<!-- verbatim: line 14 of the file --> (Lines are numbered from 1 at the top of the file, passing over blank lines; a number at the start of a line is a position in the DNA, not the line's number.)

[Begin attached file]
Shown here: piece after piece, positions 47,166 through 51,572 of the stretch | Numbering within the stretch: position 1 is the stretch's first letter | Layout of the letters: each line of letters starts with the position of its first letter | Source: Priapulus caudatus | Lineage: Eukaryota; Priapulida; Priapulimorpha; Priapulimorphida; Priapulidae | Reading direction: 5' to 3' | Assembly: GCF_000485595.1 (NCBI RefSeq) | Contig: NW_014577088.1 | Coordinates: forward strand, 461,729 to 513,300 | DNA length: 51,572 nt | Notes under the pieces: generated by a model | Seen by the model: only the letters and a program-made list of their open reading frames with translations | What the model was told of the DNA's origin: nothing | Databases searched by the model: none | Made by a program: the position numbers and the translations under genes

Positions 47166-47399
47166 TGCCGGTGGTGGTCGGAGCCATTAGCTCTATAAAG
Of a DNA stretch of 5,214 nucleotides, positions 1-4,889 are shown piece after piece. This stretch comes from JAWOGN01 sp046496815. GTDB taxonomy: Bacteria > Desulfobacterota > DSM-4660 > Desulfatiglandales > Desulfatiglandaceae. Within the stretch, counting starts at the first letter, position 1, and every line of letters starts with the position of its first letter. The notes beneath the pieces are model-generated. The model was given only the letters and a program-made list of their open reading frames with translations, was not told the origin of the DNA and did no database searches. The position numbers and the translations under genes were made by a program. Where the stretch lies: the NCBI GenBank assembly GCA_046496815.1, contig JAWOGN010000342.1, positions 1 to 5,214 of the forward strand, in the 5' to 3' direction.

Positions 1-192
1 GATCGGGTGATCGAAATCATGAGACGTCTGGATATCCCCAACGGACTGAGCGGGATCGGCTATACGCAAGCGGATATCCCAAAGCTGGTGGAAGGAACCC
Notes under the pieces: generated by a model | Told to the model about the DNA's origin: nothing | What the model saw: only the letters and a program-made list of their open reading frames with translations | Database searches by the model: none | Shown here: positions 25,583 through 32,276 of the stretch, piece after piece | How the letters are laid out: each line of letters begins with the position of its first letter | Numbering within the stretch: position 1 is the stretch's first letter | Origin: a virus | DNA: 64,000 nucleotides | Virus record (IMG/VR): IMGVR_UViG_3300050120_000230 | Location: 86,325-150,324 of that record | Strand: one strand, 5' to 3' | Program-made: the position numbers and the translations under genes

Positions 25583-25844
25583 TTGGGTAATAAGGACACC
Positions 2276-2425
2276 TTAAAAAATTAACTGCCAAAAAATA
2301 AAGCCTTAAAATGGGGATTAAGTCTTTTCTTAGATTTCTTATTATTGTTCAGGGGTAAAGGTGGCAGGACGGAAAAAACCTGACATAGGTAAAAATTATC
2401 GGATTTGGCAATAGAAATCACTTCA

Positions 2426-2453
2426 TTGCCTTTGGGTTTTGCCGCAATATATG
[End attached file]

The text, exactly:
Positions 2426-2453